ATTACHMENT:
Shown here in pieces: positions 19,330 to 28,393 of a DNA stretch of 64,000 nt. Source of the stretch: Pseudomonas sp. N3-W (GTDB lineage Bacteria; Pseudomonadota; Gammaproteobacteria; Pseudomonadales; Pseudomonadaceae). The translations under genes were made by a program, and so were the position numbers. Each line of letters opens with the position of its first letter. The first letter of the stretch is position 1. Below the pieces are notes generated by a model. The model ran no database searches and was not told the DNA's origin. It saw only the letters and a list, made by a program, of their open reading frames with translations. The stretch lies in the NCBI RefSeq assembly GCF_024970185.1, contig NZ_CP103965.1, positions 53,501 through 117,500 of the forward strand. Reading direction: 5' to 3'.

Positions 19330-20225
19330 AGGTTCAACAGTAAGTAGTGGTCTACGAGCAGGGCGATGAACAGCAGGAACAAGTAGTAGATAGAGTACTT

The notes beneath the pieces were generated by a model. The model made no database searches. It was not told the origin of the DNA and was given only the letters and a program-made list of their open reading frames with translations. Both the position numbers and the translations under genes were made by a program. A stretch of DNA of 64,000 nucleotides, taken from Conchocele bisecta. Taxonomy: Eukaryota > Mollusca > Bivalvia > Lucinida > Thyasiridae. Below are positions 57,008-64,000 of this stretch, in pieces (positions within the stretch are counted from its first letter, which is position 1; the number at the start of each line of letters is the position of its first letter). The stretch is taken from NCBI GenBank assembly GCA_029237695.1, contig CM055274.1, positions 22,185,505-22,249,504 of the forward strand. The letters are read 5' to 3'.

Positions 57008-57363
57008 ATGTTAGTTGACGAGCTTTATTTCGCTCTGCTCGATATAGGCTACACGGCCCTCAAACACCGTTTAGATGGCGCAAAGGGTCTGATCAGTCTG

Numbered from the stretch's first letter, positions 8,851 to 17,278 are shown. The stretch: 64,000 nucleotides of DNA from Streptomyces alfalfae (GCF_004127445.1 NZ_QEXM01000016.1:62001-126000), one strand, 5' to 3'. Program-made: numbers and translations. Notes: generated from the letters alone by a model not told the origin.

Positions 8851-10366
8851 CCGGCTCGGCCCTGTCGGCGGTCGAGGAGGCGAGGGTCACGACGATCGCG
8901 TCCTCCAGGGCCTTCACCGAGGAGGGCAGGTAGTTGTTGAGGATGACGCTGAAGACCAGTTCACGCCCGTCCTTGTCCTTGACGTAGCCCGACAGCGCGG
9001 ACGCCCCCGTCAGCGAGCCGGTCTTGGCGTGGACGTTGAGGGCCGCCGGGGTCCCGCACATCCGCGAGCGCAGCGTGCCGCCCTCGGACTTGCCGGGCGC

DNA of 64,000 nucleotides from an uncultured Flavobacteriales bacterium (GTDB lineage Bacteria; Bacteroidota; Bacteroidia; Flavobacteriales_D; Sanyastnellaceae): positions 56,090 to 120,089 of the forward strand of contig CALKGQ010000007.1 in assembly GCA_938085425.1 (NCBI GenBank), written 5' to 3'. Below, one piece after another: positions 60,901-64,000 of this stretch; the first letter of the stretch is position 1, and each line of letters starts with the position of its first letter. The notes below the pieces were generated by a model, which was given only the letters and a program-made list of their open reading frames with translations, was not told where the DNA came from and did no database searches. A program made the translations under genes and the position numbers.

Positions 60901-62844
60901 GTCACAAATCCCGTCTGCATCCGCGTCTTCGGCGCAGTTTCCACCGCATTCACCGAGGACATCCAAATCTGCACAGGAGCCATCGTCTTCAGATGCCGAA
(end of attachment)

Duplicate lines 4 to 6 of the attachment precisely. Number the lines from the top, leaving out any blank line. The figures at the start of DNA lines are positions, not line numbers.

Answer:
The notes beneath the pieces were generated by a model. The model made no database searches. It was not told the origin of the DNA and was given only the letters and a program-made list of their open reading frames with translations. Both the position numbers and the translations under genes were made by a program. A stretch of DNA of 64,000 nucleotides, taken from Conchocele bisecta. Taxonomy: Eukaryota > Mollusca > Bivalvia > Lucinida > Thyasiridae. Below are positions 57,008-64,000 of this stretch, in pieces (positions within the stretch are counted from its first letter, which is position 1; the number at the start of each line of letters is the position of its first letter). The stretch is taken from NCBI GenBank assembly GCA_029237695.1, contig CM055274.1, positions 22,185,505-22,249,504 of the forward strand. The letters are read 5' to 3'.

Positions 57008-57363
57008 ATGTTAGTTGACGAGCTTTATTTCGCTCTGCTCGATATAGGCTACACGGCCCTCAAACACCGTTTAGATGGCGCAAAGGGTCTGATCAGTCTG